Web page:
I'm guilty of this in more areas than a one-time foul mouthed exclamation. And I'm not always so quick to recognize it and then apologize for it. My husband has witnessed some pretty nasty behavior from me that didn't involve R rated language. He has seen fits of rage, attitude, disrespect, loss of self control, jealousy, selfishness, envy, and the like. And I have justified every behavior. "Well, it's because you did this," or "if you wouldn't have done that," or "I've had a rough day," or "you wouldn't understand what I'm going through." Society tells us, especially women, that we not only can, but should be doing just that! Society tells us that we don't need to apologize for our behavior. In fact, society calls it strength if you do exactly that: justify your behavior.
This is what society would've done with my rat situation:
"You tell that rat! It shouldn't have done that to you! It hurt you! Hurt it back! You don't deserve that! Don't feel bad! Let that rodent have it and don't back down!"
Now, let's replace that with husband, frenemy, neighbor, boss, coworker, teacher, family member:
"You tell him! He shouldn't have done that to you! He hurt you! Get him back! You don't deserve that! Don't feel bad! Let him have it and don't back down!"
How many times have you been told that? How many times have you told yourself that? Take your time thinking about it...I'll be over here counting the times I've heard it and said it to myself.
With the rat situation it was easy for me to see my sin, well, it was easy for me to hear it. I knew it before I even finished saying it. I knew I needed to own up to it and correct it. But the other times, my pride blocks my vision. I can't see my selfishness, my jealousy, my disrespect or my fits of rage (ok, sometimes I can see that one) because my pride acts as a blinder.
Without stating the obvious, why was it so easy for me to acknowledge my sin with that rat? Because it was my kids. I was pretty confident I would get their forgiveness. It was easy for me to humble out because my sin wasn't directed towards them. They're children, they love me, it's safe for me to be humble.
But my husband? My boss? My neighbor? My family member? My coworker? I'm not promised their forgiveness. I'm not promised their understanding. I'm not promised the safety zone for my vulnerability. So what do I do instead? I let my pride continue to hide it and sometimes even continue to build on it.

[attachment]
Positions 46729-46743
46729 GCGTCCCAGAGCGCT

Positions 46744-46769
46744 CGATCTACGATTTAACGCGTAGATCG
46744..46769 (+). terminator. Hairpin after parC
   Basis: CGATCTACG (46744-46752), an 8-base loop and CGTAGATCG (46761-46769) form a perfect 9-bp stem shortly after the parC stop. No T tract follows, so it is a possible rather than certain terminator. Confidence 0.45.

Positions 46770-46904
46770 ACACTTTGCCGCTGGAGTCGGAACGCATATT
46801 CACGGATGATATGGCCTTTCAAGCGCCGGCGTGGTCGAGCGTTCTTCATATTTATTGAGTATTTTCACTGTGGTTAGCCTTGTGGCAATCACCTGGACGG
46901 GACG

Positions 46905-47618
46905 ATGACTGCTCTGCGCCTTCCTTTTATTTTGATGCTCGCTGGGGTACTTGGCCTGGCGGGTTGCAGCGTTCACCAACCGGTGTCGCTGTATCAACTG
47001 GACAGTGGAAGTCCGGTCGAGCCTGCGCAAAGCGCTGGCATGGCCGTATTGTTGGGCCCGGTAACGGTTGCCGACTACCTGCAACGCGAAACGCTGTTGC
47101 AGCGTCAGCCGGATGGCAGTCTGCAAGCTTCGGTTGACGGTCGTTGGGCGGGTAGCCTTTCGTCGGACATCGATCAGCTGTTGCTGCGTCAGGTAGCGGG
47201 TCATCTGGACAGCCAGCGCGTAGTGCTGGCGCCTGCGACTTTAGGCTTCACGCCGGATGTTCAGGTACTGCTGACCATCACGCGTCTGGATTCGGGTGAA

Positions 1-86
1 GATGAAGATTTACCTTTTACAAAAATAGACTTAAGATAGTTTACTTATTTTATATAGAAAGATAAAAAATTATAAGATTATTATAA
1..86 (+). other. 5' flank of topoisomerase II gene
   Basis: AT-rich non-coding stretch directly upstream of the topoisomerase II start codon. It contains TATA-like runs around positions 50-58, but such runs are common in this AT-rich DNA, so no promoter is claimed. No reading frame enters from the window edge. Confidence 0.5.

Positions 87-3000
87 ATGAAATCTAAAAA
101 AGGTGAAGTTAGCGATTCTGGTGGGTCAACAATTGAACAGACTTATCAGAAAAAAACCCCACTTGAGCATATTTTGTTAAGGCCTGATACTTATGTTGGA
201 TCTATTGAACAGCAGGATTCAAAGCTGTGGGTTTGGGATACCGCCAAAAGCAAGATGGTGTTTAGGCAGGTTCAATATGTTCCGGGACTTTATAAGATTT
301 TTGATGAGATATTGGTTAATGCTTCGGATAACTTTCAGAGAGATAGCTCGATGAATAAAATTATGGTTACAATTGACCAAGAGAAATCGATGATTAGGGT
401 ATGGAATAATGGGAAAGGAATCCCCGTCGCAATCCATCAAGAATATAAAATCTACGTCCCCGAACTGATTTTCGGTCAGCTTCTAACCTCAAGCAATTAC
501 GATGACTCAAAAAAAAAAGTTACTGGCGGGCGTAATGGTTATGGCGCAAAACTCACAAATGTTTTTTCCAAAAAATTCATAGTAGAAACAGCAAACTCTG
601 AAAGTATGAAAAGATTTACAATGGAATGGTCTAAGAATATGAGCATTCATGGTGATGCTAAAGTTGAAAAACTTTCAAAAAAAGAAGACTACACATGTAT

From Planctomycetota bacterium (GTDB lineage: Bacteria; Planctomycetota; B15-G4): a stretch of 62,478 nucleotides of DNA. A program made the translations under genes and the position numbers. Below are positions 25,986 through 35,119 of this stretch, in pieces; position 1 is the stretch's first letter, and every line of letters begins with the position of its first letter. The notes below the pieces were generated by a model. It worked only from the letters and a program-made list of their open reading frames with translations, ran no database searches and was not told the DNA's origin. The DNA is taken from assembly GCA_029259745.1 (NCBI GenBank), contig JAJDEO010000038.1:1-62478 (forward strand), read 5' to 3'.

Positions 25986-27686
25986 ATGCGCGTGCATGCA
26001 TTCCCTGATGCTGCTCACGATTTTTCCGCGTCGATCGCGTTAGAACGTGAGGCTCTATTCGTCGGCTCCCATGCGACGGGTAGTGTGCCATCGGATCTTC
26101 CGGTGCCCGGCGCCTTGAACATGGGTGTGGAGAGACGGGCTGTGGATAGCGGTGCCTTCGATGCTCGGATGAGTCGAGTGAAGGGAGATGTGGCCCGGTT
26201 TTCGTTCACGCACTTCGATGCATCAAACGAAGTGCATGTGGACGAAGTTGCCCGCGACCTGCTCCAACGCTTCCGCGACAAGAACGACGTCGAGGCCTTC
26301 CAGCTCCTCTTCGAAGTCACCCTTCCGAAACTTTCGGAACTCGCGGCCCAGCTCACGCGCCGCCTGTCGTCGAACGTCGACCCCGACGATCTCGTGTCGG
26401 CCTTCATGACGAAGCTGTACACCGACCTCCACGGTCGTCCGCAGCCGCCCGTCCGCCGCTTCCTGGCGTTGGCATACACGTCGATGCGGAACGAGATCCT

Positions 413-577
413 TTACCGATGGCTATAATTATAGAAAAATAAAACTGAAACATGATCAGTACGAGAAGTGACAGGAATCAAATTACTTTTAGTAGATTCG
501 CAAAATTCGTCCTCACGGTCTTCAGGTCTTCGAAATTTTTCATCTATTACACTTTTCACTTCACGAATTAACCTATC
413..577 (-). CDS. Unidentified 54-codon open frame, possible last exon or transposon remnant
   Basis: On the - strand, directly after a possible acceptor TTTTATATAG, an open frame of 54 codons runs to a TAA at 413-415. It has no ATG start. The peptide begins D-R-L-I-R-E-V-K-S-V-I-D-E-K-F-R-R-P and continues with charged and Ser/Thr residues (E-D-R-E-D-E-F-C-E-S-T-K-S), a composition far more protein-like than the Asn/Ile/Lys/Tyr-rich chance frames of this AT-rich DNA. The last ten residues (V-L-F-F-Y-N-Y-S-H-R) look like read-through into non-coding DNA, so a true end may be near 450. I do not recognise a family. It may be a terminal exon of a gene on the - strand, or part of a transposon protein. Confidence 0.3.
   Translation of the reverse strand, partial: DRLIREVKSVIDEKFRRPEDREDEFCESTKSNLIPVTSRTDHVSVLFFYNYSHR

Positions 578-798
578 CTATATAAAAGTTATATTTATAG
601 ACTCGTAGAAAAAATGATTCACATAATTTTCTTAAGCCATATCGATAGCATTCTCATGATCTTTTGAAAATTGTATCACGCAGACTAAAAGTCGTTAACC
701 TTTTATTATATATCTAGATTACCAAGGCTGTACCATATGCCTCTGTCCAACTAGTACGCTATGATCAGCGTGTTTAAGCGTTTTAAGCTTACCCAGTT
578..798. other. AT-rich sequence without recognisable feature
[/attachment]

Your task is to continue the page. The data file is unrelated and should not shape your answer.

No matter what the situation, own it. You may not always get the forgiveness you are hoping to receive (I've been down that path, also. That's another story for another blog entry), but you need to own up to your sin...because ultimately, it was your choice. I could've chosen to say something different to that rat. I could've chosen to just grumble and not use any words. Instead, well, you know what I did.
We will never be perfect. We're not supposed to be perfect. But we are definitely expected to aim for it.
We have people all around us who are watching us, observing us and seeing if we are "true Christians." What would've happened had I ignored my potty mouth (yes, potty mouth)? What would they have thought had I not acknowledged and apologized for my sin? They may not know what the word hypocrite means according to Merriam-Webster, but they would've known that mommy just did something she tells them not to do. And she didn't care that she did it. Hmmm....not exactly what I want them to observe as I walk with God.
I want my children, and my husband, and my coworkers, and my neighbors, and my boss, and everyone around me to see that I will make mistakes. I will stumble and fall.
But I will own up to it. I will acknowledge it. I will ask forgiveness. I will repent.
Oh what a lesson for me to learn so early in the morning.
My husband took that rodent back to the pet store...only to bring home two different ones. Yes. Two new ones. He and the kids named them Lucy and Ethel. I'm going to give it another try. Pray for my quick tongue because the last thing I want is God saying, "Jenn, you got some 'splainin to do..."